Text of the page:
Sirleaf would later explain that her desire was to bring an experienced financial and aeronautical professional to assist in developing the plans for modernizing Roberts International Airport and to guide the process for correcting the continued difficulties found in International Civil Aviation Organization (ICAO) and U.S. Transportation Security Administration (TSA) assessments of the airport safety and operational adequacy.

The cost of such an appointment was even for Sirleaf a huge political gamble and a major concern for international partners – with Mr. Shaw who is still under US Treasury Department sanctions and previously on both United Nations Travel and Assets freeze list.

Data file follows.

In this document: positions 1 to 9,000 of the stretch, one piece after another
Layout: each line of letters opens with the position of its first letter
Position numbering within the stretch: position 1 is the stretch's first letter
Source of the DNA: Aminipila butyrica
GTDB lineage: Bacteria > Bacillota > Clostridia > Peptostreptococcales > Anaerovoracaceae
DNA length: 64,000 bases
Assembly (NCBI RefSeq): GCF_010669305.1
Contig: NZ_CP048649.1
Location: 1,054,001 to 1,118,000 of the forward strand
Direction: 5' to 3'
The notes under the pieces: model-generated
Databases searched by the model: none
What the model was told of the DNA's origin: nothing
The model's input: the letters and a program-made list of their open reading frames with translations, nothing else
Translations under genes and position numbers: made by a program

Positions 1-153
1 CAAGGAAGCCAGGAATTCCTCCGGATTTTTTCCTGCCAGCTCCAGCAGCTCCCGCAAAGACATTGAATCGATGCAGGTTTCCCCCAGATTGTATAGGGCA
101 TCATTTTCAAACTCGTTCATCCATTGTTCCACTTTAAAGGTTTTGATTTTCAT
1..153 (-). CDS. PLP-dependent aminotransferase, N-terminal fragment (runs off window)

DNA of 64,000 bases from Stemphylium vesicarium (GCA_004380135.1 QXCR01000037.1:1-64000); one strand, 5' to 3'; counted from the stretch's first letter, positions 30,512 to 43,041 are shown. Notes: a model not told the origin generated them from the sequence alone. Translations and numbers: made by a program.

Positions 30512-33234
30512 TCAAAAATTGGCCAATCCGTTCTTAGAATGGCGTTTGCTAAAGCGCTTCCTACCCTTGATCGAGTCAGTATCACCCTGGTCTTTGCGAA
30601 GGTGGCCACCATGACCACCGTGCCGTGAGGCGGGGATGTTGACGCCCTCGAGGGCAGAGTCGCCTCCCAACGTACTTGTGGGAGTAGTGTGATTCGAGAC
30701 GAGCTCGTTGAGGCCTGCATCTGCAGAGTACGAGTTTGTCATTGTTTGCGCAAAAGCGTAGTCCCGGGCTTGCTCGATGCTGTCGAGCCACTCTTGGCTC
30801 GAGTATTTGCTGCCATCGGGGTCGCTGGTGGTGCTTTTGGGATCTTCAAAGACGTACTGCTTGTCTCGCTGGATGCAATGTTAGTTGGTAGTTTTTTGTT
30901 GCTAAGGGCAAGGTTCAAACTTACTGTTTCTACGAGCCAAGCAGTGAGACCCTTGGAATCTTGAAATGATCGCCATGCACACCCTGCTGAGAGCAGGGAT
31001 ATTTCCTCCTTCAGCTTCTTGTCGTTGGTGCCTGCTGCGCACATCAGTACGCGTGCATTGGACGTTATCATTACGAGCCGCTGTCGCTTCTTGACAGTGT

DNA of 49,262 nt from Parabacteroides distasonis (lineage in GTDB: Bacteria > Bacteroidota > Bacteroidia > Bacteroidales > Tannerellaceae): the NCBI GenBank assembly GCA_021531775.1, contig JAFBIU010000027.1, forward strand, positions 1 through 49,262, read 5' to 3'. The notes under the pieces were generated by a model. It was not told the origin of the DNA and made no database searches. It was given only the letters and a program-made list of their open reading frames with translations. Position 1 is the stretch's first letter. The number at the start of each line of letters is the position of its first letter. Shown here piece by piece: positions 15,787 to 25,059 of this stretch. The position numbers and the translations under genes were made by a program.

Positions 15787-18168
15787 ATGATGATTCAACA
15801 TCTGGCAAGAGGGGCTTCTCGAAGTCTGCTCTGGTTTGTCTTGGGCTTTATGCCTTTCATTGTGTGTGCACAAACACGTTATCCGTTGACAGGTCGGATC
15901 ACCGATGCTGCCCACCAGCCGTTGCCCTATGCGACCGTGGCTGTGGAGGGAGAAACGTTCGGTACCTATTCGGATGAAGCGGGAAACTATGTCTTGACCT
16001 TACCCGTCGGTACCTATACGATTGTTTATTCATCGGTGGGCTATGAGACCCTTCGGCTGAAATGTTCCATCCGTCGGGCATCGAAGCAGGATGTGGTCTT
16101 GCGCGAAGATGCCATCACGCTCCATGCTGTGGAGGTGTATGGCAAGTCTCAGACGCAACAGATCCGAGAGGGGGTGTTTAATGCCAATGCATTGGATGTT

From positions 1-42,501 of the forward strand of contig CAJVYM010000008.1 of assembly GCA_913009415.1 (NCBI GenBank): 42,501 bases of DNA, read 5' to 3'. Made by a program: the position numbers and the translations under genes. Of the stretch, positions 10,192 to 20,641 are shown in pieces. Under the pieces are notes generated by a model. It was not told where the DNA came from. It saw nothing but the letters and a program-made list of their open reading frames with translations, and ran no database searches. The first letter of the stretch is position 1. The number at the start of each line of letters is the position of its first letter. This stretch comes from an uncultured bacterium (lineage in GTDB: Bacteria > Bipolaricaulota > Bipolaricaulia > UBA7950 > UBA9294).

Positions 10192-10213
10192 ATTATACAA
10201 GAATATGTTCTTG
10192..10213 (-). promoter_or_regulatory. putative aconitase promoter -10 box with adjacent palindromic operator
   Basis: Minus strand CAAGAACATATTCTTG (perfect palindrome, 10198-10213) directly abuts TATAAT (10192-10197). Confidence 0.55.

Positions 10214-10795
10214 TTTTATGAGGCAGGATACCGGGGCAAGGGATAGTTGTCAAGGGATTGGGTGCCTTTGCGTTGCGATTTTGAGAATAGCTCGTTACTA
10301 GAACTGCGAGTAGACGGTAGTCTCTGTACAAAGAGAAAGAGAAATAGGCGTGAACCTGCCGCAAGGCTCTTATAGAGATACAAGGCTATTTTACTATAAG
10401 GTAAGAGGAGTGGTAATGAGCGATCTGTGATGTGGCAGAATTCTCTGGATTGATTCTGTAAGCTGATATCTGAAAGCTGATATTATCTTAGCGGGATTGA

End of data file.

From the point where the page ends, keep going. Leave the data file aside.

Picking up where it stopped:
It is a risk the current President Weah appears to be willing to live with – even at a huge risk for his own political stakes. Win or lose, the ball is now in the court of the legislature as Liberia and its international stakeholders wait with baited breadth to see how much, if any resistance the documents will encounter.

Passage of the two loans could prove pyrrhic for a government venturing into unchartered territory of trying to secure loan from private sources – and a football legend turned politician putting it all on the line in what could inarguably be the biggest game of his political life.